There is some controversy in the counseling world over whether sex and porn addictions should be recognized and treated. The primary objection raised by opponents of sex addiction services is based in a cultural sensitivity to pathologizing or moralizing anything sexual; and for good reason. For decades, individuals who experienced same-sex arousal were treated as degenerates in our country. They were written off either as maladaptive biological anomalies or morally bankrupt and spiritually inferior.
Long and swerving has been the effort to engender understanding and compassion in the eyes of our culture on the subject of sexual experience; it is a struggle that remains incomplete. Regardless of political or religious worldview, understanding the underpinnings of any kind of sexual experience must be a work of compassion and humility. But has our struggle against meanness and our desire to defend the innocent developed into a paranoia that denies help to those suffering unjustly at the hands of trauma and dependency? There may be reason to believe that it has.
Opponents of sex addiction treatment see themselves as freedom fighters. They are skeptical of anything that guides or restricts sexual expression. But freedom is precisely what the addict does not have. Opponents of the idea of sexual addictions want people to be free to live out their sexual lives the way they want. Sex addiction therapists want precisely the same thing for their clients.
The man who is looking down the barrel of his second divorce, who is going to lose his children, the career he’s labored for since his youth, and his connection to yet another partner, all because, despite his desperate attempts to stop, he cannot help meeting with a prostitute twice a week, is not a man experiencing sexual freedom. Neither is the woman who cries alone in her apartment after her 24th anonymous hookup this month. She is desperate for intimacy, trapped in a pattern of power-seeking behaviors she learned in her abuse as a twelve year-old, and she is the furthest thing in the world from being sexually free and alive. To the contrary, when she attempts sex in the context of genuine intimacy and vulnerability, she feels emotionally closed off and sexually numb. By their own assessment, these men and women do not engage in these behaviors because they want to do so, they engage in them because they have to in order to function.
Sex addiction therapy, like all other therapies, is concerned primarily with freedom. The man who uses sex with his wife to regulate his own emotions, but who longs to learn to experience sex with her differently, is not free to be himself sexually; he is in bondage and oppressed. It is only from a position of freedom that one is able to choose with efficacy the behaviors in which she would like to engage and to eschew the behaviors which do not align with her own goals and desires. Morally right sexual behavior is never defined by a sex addiction therapist. Prescriptions and proscriptions concerning what to do with sexual freedom may be found in the Church; these are categorically not the concern of the therapist. Rather sexual addictions, like all other addictions, are defined by the individual experiencing them. Clients identify for themselves which behaviors they want to reduce, eliminate, or experience differently.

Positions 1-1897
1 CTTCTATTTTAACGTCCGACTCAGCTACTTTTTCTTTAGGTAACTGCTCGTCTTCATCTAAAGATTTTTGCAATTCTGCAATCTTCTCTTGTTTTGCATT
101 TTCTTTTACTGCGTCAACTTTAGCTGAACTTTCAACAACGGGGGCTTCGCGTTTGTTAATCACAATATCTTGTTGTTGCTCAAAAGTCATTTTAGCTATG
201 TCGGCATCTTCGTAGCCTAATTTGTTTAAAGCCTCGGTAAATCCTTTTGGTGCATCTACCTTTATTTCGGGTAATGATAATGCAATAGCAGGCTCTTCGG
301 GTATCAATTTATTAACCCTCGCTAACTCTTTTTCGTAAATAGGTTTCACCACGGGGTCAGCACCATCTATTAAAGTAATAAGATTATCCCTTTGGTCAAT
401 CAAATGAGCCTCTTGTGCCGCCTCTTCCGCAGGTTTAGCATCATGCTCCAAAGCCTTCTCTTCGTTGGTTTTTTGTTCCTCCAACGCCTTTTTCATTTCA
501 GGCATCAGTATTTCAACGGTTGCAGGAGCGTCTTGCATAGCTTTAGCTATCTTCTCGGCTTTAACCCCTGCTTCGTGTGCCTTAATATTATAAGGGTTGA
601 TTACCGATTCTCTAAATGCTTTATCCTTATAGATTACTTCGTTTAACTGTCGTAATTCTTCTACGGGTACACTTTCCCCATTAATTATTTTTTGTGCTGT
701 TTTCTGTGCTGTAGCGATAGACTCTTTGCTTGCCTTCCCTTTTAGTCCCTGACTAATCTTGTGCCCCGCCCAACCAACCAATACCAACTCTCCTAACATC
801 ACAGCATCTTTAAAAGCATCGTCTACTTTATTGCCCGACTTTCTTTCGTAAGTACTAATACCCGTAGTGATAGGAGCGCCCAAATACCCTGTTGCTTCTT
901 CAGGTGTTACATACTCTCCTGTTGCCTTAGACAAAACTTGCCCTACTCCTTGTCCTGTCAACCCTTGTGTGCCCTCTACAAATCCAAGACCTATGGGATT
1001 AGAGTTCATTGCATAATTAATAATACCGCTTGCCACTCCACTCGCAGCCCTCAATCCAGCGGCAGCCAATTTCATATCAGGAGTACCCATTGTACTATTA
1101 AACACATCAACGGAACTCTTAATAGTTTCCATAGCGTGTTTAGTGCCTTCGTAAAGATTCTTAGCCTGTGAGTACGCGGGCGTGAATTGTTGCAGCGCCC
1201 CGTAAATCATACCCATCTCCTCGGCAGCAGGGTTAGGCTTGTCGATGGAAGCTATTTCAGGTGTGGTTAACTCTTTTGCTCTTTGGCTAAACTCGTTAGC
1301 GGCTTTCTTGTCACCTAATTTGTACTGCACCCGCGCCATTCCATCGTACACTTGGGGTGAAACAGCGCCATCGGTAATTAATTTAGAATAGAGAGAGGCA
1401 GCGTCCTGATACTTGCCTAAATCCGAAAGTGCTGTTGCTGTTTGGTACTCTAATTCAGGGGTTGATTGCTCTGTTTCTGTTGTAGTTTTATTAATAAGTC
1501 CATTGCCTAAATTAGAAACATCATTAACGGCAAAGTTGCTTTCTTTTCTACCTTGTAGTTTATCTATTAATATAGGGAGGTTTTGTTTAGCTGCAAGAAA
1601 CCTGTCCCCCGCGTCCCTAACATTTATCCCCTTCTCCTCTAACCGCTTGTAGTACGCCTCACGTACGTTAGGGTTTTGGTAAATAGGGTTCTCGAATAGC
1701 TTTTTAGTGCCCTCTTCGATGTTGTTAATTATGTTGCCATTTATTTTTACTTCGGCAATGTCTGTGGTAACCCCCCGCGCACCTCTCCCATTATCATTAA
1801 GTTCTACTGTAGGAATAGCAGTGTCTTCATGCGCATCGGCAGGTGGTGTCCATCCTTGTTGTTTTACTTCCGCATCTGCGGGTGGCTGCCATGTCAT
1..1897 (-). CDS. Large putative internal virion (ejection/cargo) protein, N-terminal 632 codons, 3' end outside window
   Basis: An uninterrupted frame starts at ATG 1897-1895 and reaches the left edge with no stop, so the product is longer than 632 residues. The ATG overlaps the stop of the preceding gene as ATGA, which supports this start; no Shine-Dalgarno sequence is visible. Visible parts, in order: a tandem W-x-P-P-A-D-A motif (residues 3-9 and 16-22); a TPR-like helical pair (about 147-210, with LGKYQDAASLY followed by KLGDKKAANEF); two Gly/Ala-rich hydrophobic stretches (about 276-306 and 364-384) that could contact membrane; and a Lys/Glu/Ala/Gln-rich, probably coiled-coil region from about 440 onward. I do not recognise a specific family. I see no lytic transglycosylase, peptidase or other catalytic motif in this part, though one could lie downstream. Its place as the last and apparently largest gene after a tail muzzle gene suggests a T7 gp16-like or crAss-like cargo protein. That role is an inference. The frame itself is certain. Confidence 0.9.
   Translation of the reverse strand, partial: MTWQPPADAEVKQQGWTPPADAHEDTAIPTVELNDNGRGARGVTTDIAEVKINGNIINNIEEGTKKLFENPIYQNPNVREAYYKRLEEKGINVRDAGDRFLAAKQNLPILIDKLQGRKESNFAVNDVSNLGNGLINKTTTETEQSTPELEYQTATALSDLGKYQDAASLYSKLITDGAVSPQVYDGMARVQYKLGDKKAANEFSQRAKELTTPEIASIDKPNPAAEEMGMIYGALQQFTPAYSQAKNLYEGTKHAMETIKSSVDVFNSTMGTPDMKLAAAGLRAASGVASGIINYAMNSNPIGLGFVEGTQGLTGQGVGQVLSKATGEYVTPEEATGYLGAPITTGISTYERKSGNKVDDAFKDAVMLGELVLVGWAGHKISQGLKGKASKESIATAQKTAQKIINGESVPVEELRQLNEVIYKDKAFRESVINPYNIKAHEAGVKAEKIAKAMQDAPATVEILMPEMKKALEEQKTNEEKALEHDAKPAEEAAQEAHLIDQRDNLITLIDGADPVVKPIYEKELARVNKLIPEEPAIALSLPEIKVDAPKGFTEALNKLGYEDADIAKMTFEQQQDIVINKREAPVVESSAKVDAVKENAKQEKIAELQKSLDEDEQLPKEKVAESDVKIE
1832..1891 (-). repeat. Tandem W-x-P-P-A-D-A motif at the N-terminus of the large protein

So what is an addiction? How do you know it’s an addiction and not just a bad habit? According to the International Institute for Trauma and Addiction Professionals, those struggling with undesired sexual behaviors can identify the struggle as an addiction by meeting 3 of the following 10 criteria:
Powerlessness/Loss of Control
Defined by a clearly identified behavior that you do more than you intend or want.
A pattern of out of control behavior over time.
Efforts to Stop
Repeated specific attempts to stop the behavior which fail.
Loss of Time
Significant amounts of time lost doing and/or recovering from the behavior.
Obsessing about or because of the behavior.
Inability to Fulfill Obligations
The behavior interferes with work, school, family, and friends.
Continuation Despite Consequences
Failure to stop the behavior even though you have problems because of it. (social, legal, financial, physical, work)
Need to make the behavior more intense, more frequent, or more risky.
Losing, limiting, or sacrificing valued parts of life such as hobbies, family, relationships, and work.
Stopping behavior causes considerable distress, anxiety, restlessness, irritability, or physical discomfort.
Men and women suffering from these criteria deserve freedom and healing, but they often find themselves abandoned by a culture that is afraid to talk about sex being a problem. Whole-hearted, integrated, and healed adults are free. They are free, not to choose their feelings, but to choose their behaviors. They can move towards sex when they want and set it aside when they want. They are free to use sex to enrich their lives in the way they choose, rather than being at its mercy as their lives fall apart.
About the Author
Allan Stanford LAC, LAMFT, CSAT-C
Allan is a husband, father, therapist, and co-founder of Little Rock Counseling. He lives in Little Rock with his wife and children.